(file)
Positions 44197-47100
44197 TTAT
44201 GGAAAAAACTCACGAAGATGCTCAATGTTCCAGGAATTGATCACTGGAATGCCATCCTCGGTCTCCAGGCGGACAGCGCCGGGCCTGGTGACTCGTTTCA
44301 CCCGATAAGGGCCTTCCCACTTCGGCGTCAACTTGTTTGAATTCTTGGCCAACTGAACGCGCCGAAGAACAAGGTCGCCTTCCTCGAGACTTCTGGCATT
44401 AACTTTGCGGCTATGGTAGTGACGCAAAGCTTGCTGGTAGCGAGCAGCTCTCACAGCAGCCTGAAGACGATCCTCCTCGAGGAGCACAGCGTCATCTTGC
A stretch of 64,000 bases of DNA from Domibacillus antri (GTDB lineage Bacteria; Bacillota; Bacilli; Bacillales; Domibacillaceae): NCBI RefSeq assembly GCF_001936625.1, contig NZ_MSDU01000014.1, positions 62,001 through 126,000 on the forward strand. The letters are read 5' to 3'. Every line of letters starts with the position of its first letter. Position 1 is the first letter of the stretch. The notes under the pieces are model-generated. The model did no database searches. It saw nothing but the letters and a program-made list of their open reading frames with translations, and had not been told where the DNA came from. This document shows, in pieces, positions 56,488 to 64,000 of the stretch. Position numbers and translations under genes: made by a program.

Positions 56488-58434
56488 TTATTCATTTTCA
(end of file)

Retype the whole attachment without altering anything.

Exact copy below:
Positions 44197-47100
44197 TTAT
44201 GGAAAAAACTCACGAAGATGCTCAATGTTCCAGGAATTGATCACTGGAATGCCATCCTCGGTCTCCAGGCGGACAGCGCCGGGCCTGGTGACTCGTTTCA
44301 CCCGATAAGGGCCTTCCCACTTCGGCGTCAACTTGTTTGAATTCTTGGCCAACTGAACGCGCCGAAGAACAAGGTCGCCTTCCTCGAGACTTCTGGCATT
44401 AACTTTGCGGCTATGGTAGTGACGCAAAGCTTGCTGGTAGCGAGCAGCTCTCACAGCAGCCTGAAGACGATCCTCCTCGAGGAGCACAGCGTCATCTTGC
A stretch of 64,000 bases of DNA from Domibacillus antri (GTDB lineage Bacteria; Bacillota; Bacilli; Bacillales; Domibacillaceae): NCBI RefSeq assembly GCF_001936625.1, contig NZ_MSDU01000014.1, positions 62,001 through 126,000 on the forward strand. The letters are read 5' to 3'. Every line of letters starts with the position of its first letter. Position 1 is the first letter of the stretch. The notes under the pieces are model-generated. The model did no database searches. It saw nothing but the letters and a program-made list of their open reading frames with translations, and had not been told where the DNA came from. This document shows, in pieces, positions 56,488 to 64,000 of the stretch. Position numbers and translations under genes: made by a program.

Positions 56488-58434
56488 TTATTCATTTTCA